Sex after a vasectomy shouldn't be any different than it was before the procedure. The surgery doesn't touch the blood vessels or nerves involved in erections and ejaculation, and it doesn't reduce a man's ability to have or enjoy sex. It only eliminates fertility. Vasectomy should have no effect on:
- Sex drive
- The ability to have or maintain erections
- Testosterone level
Sex drive after a vasectomy
Testicles produce the male hormone testosterone, which plays an important role in maintaining a man's libido. The vasectomy procedure only impacts the flow of sperm through the vas deferens and doesn't change the amount of testosterone the testicles release into the bloodstream. Testosterone levels post-surgery should be exactly the same as they were before the procedure.
If you notice a drop in sex drive after vasectomy, contact your doctor. This could be caused by other factors, such as:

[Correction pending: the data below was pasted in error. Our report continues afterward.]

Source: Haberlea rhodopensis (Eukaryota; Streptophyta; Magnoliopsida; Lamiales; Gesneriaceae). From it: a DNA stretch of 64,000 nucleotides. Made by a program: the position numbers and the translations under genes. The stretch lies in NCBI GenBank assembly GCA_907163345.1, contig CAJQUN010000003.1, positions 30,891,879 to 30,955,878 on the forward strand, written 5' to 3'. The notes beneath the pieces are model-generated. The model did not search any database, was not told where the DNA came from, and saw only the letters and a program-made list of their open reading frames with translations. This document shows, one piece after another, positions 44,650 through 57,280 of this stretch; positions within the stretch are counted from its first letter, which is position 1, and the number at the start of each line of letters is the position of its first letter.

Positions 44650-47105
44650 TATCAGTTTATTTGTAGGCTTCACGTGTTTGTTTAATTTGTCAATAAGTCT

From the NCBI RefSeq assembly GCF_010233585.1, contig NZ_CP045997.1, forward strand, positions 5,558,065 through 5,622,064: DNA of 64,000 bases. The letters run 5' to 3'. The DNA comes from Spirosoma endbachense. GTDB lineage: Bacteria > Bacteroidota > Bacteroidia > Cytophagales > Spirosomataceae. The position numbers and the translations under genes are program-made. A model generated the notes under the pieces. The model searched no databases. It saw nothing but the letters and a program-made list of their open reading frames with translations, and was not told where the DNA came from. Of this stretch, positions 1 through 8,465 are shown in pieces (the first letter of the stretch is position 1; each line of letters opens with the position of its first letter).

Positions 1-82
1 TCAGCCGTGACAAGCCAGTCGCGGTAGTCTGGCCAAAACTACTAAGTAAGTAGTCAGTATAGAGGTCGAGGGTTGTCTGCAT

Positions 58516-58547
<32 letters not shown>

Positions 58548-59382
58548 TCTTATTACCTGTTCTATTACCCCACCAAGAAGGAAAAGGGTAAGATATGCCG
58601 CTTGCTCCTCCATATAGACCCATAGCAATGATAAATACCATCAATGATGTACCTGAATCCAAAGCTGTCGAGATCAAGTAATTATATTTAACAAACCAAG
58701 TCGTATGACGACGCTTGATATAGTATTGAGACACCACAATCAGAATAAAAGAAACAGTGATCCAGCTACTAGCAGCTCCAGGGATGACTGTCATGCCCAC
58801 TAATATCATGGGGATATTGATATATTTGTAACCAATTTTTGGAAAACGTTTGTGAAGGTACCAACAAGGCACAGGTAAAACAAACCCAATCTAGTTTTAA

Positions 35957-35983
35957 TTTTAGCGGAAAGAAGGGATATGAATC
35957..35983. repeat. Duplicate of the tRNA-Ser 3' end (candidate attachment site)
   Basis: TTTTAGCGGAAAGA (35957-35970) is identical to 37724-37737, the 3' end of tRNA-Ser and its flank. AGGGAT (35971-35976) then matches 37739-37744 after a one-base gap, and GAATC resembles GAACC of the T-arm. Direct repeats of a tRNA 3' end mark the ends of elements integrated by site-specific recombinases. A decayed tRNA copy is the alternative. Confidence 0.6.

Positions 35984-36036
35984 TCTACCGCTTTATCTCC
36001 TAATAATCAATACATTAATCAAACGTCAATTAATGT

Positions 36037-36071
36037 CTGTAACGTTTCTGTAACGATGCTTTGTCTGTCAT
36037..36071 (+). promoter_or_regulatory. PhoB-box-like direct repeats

- Drug or alcohol abuse
- Medications, usually SSRI antidepressants such as Prozac or Paxil, or drugs for high blood pressure (such as beta blockers)
- Fatigue or stress
Erections after a vasectomy
There should be no change in your ability to achieve and maintain erections, because the various vasectomy procedures don't touch the blood vessels or nerves involved. But erectile dysfunction could signal other serious problems, such as heart disease or diabetes. Talk to your doctor if you have difficulty achieving or maintaining an erection post-vasectomy.
Ejaculation after a Vasectomy
Typically, the only thing that's different after a vasectomy is that sperm is missing from the semen. And sperm make up a very small percentage (less than 5 percent) of the ejaculate, so you shouldn't notice any change in its color or consistency. The glands that produce most of the semen--such as the seminal vesicles and the prostate--function exactly as they did before the procedure.
Reviewed October 28, 2012 by Sarah K. Girardi, MD - Urologist
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